My servants shalt eat, but ye shall be hungry - Rabbi Joachan ben Zachai said in a parable: There was a king who invited his servants, but set them no time to come to the feast. The prudent and wary who were among them adorned themselves; and, standing at the gate of the king's house, said, Is there any thing lacking in the king's house? i.e., Is there any work to be done in it? But the foolish which were among them went, and mocking said, When shall the feast be, in which there is no labor? Suddenly, the king sought out his servants: they who were adorned entered in, and they who were still polluted entered in also. The king was glad when he met the prudent, but he was angry when he met the foolish. Therefore he said, Let those sit down, and let them eat; but let these stand and look on.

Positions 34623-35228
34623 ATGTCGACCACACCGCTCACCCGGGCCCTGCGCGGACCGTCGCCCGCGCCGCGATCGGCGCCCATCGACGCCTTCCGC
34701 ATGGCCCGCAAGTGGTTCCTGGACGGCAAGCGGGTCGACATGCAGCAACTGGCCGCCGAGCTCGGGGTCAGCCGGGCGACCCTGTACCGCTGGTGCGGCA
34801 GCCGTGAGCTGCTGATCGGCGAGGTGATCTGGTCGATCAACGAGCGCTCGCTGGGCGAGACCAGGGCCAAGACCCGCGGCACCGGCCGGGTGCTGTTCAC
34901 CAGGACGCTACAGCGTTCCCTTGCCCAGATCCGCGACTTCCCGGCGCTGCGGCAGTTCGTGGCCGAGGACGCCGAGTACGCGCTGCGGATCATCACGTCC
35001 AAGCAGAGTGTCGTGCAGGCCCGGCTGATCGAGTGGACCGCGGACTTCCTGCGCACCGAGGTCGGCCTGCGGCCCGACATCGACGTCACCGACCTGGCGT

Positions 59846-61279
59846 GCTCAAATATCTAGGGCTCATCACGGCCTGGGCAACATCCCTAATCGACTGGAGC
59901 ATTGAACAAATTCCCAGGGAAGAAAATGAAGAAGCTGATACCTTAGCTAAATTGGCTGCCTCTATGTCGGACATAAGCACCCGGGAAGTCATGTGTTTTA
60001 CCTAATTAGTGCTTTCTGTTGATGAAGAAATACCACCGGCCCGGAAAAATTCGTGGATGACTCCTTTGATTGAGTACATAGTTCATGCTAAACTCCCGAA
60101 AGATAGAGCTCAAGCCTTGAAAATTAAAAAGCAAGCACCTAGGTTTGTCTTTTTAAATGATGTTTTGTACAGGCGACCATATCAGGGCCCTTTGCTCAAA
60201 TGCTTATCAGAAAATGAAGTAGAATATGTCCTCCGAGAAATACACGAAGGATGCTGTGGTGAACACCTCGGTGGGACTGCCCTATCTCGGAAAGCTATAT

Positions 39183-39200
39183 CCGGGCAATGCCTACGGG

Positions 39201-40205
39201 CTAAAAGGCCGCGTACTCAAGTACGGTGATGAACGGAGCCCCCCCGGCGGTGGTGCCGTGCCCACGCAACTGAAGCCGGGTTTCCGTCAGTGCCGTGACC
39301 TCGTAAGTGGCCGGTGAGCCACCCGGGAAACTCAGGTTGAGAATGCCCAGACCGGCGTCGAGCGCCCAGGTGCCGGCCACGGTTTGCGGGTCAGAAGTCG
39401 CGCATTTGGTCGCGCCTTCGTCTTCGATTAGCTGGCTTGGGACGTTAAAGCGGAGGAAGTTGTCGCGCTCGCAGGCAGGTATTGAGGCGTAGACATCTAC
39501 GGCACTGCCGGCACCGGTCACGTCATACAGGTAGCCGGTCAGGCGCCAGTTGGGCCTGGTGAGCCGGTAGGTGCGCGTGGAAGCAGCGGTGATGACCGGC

This parable is very like that of the wise and foolish virgins, Matthew 25, and that of the marriage of the king's son, Matthew 22.
Therefore, thus saith the Lord God - The design of this verse is to show what would be the difference between those who kept and those who forsook his commandments. The one would be objects of his favor, and have abundance; the other would be objects of his displeasure, and be subjected to the evils of poverty, grief, and want.
My servants shall eat - Shall have abundance. They shall be objects of my favor.
But ye - Ye who revolt from me, and who worship idols.
Shall be hungry - Shall be subjected to the evils of want. The idea is, that the one should partake of his favor; the other should be punished.